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the residence sits just eight kilometers from the fukushima daiichi power plant. so the family decided to set out for a city nearly 200 kilometers away. but it meant that she had to give up her dream of enrolling at a local high school and becoming a nurse. the family stayed at this evacuation shelter. local high school volunteers visited her and other evacuees. some had hearing impairments, and that would have a bearing on her new life. meantime, she enjoyed getting together with her new friends. >> translator: for two or three weeks after the disaster, i didn't have many opportunities to speak to anyone. so being with the volunteers was fun. i even laughed for the first time in quite a while.
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>> reporter: later, she went on to attend high school in the city where she joined a volunteering club. now she leads it. because she befriended hearing impaired people, she's keen to master sign language. she's given up her dream of becoming a nurse, but she is determined to become a speech therapist. >> translator: my dream is to get two national certificates. it may be too much, but i'll study to be a speech therapist first and then to be a nurse. >> reporter: she is clear about where she will practice. >> translator: fukushima. i can't abandon my birthplace. i'll return there. it's only normal to want to go back to the place where i was born and raised. i will return.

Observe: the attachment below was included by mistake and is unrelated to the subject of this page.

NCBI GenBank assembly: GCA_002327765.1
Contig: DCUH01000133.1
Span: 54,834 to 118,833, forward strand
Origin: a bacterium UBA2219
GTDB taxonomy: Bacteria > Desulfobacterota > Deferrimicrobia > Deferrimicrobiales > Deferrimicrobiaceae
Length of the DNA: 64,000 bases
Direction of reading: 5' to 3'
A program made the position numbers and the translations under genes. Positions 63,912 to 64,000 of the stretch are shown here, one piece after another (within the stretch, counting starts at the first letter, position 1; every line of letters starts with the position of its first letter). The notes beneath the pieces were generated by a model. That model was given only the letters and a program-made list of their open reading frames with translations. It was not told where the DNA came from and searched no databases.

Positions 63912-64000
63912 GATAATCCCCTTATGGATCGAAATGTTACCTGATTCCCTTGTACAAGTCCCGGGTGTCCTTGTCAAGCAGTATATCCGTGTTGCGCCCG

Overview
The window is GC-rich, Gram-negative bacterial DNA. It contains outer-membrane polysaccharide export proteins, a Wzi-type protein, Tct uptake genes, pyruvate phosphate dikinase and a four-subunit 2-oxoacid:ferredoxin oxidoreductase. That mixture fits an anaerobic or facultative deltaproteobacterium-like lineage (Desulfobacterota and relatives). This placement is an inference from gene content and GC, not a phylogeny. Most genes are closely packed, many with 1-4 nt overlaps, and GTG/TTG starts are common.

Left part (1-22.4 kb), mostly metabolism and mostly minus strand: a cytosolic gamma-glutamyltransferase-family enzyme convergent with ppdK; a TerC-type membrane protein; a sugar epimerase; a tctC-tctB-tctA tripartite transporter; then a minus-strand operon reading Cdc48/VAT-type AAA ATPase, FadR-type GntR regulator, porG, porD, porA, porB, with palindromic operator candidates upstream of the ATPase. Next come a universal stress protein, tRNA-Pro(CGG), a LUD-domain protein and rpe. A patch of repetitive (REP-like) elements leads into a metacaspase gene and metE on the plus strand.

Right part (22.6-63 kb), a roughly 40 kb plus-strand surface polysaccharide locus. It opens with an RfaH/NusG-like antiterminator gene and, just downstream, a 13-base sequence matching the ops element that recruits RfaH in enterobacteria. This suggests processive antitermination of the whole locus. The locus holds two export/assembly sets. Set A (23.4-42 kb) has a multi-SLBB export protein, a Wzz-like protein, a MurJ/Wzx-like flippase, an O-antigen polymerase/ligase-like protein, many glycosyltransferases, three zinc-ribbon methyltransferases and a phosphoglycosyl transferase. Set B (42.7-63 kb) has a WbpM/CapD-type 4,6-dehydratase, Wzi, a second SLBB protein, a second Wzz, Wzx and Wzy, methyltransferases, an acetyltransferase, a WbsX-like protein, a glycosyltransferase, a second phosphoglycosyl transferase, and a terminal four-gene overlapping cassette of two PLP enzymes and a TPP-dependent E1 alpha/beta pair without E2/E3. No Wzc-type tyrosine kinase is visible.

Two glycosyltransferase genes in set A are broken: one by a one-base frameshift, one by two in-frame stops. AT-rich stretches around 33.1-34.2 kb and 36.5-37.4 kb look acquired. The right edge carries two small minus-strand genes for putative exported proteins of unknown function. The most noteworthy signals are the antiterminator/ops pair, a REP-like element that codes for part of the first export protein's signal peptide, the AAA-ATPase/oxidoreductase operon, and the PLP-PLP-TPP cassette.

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>> reporter: because of the 2011 disaster, a young girl has set out on a different career path. eventually, it will take her back to her home town where residents will benefit from all her health care skills. the people of tsunami-hit riz uconn tanaka have hope for the future. artists have restored a lone pine tree from the disaster. local saw the tsunami wipe out majestic pines along their coast except one. the miracle lone pine became a symbol of reconstruction until it died. city leaders decided to restore it so the symbol could live on. locals appreciated the work at an unveiling ceremony. the artisans preserved the original trunk and added branches and leaves of resin. they placed the restored tree in the exact same spot.
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>> translator: i hope the pine tree will watch over the city's recovery and continue to be loved by the people. >> people from all over japan helped pay for the monument. now they visit rick uzen tanaka they can see it light up every evening for one year. a u.s. drone strike in pakistan has reportedly killed 16 suspected militants but caused outrage in islamabad. patchari raksawong in bangkok is following the story. >> the drone attack looks to further strain u.s./pakistan relations. wednesday's strike was the second since pakistani prime minister nawar sharif took over in may promising to oppose the u.s. military strategy. the missiles hit a house in north waziristan tribal region and 16 suspected militants were killed. that would make it the deadliest drone attack this year. the targets were thought to belong to the afghan haqqani